in fables and imaginings. we must call external perception a true hallucination’. D.5. of the relation between sanity and pathology. Book 1 Part III Section III. 2003). and nothing mention’d but winged horses. Boismont. opens up this distinction. Now. Drawing the full conclusions of this principle. In a rather grotesque metaphor Taine likens the hallucinatory fecundity of the mind to a kind of obtuse mental energy. On Intelligence. or past conjunction. But with this. 165. 7 Hume. had argued that hallucination is compatible with reason and exists in germ in all men. And this because ultimately thought and being are expressions of the same divine regime of reason – thought is blessed with innate powers to grasp reality. On Intelligence. the enemy of reason is error. 224.6 7. and in particular David Hume. As Gilles Deleuze remarks of Hume. if we place the skinned paw of a rat under the skin on the side of another rat. The modern sense of the word ‘hallucination’. We're not threatened by error. empiricism begins with uncertainty: What is in doubt is the rationalist notion that the correspondence of thought to being is somehow vouchsafed. Taine writes that:‘external perception is a true hallucination’. for a French philosopher. and it is through this mechanism of association that our picture of the world is built up. it grows as if it was attached to its former owner. he should be so very British. and alerts us to the fact that the apparent simplicity and transparency of the act of perceiving objects is illusory. to the vital processes whereby. contiguity. who we know as the empiricists: Locke. we must not see the perception of externals as a ‘simple naked act of mind’ but must pay attention to its active and synthetic character. and consequently. and error can be corrected. 8. Deleuze.‘external perception is an internal dream which proves to be in harmony with external things. then. that prefigures the hallucinatory logic of Taine. The separation of a logic of sensation from a logic of representation. . Empiricism instead lays the groundwork for treating the mind as a set of mechanisms and tendencies produced by the same reality that they attempt to grasp. fiery dragons. mechanisms which can be used to grasp that reality correctly. and mental morbidity as consisting only in the failure of a certain limiting mechanism that retains hallucinatory perception in the service of coherent experience. Taine sees hallucination as the basic fact of mental life. since it is the natural state of the mind is to be oriented towards truth. Of the Ideas of the Memory and Imagination. demonstrates to us the truth of sensation as hallucination. implies a reappraisal of the relation between inner events and outer objects. 5 6 Taine. Surpassing in audacity both Esquirol and Boismont.5 Mental illness. than he notes the extravagant tendencies of this principle to which we owe our coherent experience of the world. Hume describes the mechanisms of the mind in terms of associations: we tend to associate together perceptions which have often occurred together in the past. in fact. ‘nature . For in imagining this incontinent mental mechanism he is really only drawing the conclusions of the generation of philosophers from the preceding century. Taine. warning that the mechanisms whereby sensation is gathered into an accurate account of reality are essentially no different to those which make it that. where the presence of objects is not necessary for the production of sensation. and monstrous giants’. is totally confounded.’8 It is this delirium. ‘for the traditional concept of error he substitutes the concept of illusion or delirium . likewise. and instead of calling hallucination a false external perception.. What is remarkable about Taine is that. Hume takes leave of any guarantee of correspondence between our perceptions and reality. (1740) Treatise of Human Nature.. Esquirol had been the first to introduce into psychiatry the idea that mental illness did not come from outside. 6. It's much worse: we're swimming in delirium. 9. Berkeley..7 No sooner does Hume discover the principle of the imagination to be the association of impressions on the basis of resemblance. 8 G.. through the naturalisation of the mind. we must not confuse the internal event of sensation with external ‘things’. For the rationalist. this extravagance of the mind. but was an extravagant and unusual efflorescence of the normal mechanisms that exist in ‘sane’ minds. 222. but which are not endowed with any a priori capability to do so. and instead emphasises the need for vigilance against the extravagance to which these mechanisms are liable. which if unchecked leads to hallucination. Desert Islands and other Texts (Semiotext(e).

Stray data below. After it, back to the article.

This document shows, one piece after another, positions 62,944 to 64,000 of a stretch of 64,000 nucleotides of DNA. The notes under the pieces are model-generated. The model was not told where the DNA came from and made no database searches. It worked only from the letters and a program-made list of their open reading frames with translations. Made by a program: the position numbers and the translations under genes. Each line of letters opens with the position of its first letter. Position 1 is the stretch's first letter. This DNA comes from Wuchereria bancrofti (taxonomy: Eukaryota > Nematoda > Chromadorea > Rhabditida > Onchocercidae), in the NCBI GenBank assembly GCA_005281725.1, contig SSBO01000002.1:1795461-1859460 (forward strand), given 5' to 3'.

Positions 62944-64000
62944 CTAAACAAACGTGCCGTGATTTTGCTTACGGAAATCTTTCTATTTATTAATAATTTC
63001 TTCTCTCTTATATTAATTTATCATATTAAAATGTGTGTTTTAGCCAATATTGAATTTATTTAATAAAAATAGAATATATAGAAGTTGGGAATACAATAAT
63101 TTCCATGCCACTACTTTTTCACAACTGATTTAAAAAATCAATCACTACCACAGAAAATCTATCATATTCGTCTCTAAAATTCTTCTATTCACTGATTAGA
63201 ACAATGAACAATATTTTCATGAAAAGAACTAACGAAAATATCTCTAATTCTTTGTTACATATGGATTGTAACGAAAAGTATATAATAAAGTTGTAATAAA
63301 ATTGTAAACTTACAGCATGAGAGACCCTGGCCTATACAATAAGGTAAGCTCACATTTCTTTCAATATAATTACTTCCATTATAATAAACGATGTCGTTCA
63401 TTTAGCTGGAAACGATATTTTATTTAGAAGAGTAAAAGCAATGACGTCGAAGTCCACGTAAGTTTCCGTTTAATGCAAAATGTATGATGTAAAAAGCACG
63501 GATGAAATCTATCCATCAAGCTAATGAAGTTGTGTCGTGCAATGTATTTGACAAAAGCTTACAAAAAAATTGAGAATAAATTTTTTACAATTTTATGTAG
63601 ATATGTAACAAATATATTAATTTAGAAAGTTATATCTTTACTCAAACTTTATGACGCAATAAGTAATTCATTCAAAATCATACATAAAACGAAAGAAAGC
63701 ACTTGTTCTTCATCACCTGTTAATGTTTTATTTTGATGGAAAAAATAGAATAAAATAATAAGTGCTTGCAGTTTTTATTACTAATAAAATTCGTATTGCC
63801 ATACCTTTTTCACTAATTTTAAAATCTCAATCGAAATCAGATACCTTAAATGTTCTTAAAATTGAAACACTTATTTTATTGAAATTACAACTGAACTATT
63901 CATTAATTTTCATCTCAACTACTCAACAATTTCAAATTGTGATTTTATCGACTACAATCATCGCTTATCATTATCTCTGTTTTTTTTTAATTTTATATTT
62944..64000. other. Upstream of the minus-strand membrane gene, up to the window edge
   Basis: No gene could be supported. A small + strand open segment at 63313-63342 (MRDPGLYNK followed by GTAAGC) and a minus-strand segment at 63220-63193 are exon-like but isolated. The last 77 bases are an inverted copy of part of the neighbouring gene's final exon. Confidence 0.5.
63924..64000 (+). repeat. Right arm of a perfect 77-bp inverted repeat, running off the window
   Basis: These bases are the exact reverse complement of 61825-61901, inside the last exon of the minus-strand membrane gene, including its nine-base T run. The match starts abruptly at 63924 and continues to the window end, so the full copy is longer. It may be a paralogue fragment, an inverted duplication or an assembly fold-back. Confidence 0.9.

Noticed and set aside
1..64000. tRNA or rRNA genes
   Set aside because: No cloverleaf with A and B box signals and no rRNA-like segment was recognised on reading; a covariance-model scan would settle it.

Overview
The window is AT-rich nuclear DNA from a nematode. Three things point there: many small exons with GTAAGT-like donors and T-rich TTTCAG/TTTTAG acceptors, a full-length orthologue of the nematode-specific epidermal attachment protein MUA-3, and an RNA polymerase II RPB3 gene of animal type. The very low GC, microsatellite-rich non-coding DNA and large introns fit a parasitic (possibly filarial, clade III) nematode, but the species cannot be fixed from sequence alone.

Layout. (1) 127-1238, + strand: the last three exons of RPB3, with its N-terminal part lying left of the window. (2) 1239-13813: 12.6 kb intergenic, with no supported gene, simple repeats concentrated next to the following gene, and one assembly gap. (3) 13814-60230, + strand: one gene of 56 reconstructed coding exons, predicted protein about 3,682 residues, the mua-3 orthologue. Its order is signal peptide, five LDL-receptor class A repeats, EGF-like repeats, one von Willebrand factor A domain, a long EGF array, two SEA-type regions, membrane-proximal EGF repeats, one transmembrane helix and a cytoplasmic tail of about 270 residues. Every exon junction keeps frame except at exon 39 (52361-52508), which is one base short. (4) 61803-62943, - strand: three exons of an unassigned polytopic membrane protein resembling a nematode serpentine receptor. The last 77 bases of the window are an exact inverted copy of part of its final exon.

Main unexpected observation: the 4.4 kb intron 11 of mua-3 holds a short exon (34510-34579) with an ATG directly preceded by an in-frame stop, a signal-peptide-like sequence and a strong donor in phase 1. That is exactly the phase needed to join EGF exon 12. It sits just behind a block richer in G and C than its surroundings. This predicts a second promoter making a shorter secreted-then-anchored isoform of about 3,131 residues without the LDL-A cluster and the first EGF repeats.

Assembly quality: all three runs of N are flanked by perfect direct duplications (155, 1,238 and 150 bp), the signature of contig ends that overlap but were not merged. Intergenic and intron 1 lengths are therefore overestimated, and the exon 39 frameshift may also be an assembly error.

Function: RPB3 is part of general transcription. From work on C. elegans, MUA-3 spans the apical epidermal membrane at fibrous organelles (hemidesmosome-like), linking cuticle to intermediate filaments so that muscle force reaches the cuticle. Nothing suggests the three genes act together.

11... we already posit a sonic object when we speak of ‘a’ sound. But he was roused equally by the spiritualist Swedenborg. Psychoacoustics is interesting as a science precisely because of this problematic status. Perhaps the movement between the dreams of a spirit seer and the vigilance of critical philosophy is the bridge between the traditional and modern valences of ‘hallucination’. as an interrogation of the ear-brain. 15. The hearer needs to answer a series of problems: how many sound sources? Are the discontinuities I hear breaks in one sound or the end of one and the beginning of another? Should multiple groups of sound be . against whom he wrote his 1766 ‘Dreams of a Spirit-Seer’. but these are subject to physiological mediation. Kant’s caution of vigilance against the tendencies of the faculties to project their energetic strivings into real objects is continuous from this text to his major critical works. The synthesis of auditory information into objects takes place at many different stages: of course. sensation. In Hecker’s work. which opens with the warning: ‘The realm of shades is the paradise of fantastical visionaries . 12. Kant moves to the attempt to supply corrective mechanisms to prevent the mind from taking its own ‘foci imaginarii’ as real. from a battle against phantasmagorical spectres.a problematic complex of physics. as forming a sonic object that can be understood as something external. And Hecker draws on psychoacoustics much as Alliez suggests the modern painters drew on the scientific logics of sensation available to them. The work consists in a process of hallucination-experimentation similar to that which Alliez sees at work in modern painting. physical description of sound waves and our experience of a world of sonic objects independent of ourselves – is the task of the science of psychoacoustics . then.10. and understood by the brain as belonging together. can be placed in the same philosophical lineage. we tend to attribute them to some source. but found himself powerless to legitimate the principles by which they achieve this. We can thus trace the emergence of what Alliez calls the eye-brain back to the empiricist insight that constitutive to the basic mechanisms of perception is a susceptibility to delirious usage. Immanuel Kant will continue to grapple with the cognitive faculties’ tendency to extravagance. But the naturalisation of the mechanisms of perception leads to a denaturalisation of the image: No longer subordinated to its organic role in the function of representation. 17. The notion of de/naturalisation is important here: Hecker’s work can only exist in the climate of a philosophical perspective that sees mind as subject to naturalised understanding. What psychoacoustical experimentation tends to aim at is a delimitation of the conditions of objecthood: it tells us under what conditions sound will be grouped together and understood as belonging to one object. along with the link between insanity and visionary artistic genius. consequently. there is information in the sound waves themselves. a process whereby the artist explores and intensifies sensation outside the creation of recognisable images or forms. since this implies that a series of changes in molecular pressure detected by the ear have been synthesised. and giving rise to the modern fear of madness. when we hear sounds. is that Hecker’s work. making the latter a dangerous site of illusion. the inner ear carries out complex transformation. Of course. There would then be a sense in which the transformation of the notion of hallucination reflects the way in which the enlightenment’s driving out of all ghosts and illusions from objective reality only drove them into the mind. Hume had introduced the notion of faculties which must unite in the common goal of producing a unified experience of the world. Kant indeed famously admitted that Hume thus alerted him to the pressing need to resecure the legitimacy of knowledge – who ‘awoke him from his dogmatic slumbers’. My suggestion. where there no longer seems anything ‘natural’ about the referential relation between auditory object and sound source.’. which is then converted to neural stimulus.such objects from auditory sensation. Understanding how this process works – bridging the gap between the purely mechanical.or hallucinate . the notion of an object of hearing is problematised by an understanding of the mechanisms whereby we construct . But sonic objects exist in advance of any such attribution. limitation and selection of the waveform. susceptible to having its logic of sensation isolated and. The question of a sonic object must be handled carefully. Moreover. cognition. 16. perception. the sensory organ becomes instead engaged in this loop of experimentation and hallucination. manipulated. exercising the sensory organs outside their organic function of representation. physiology. 14. We can already describe a sound without having any idea of its source.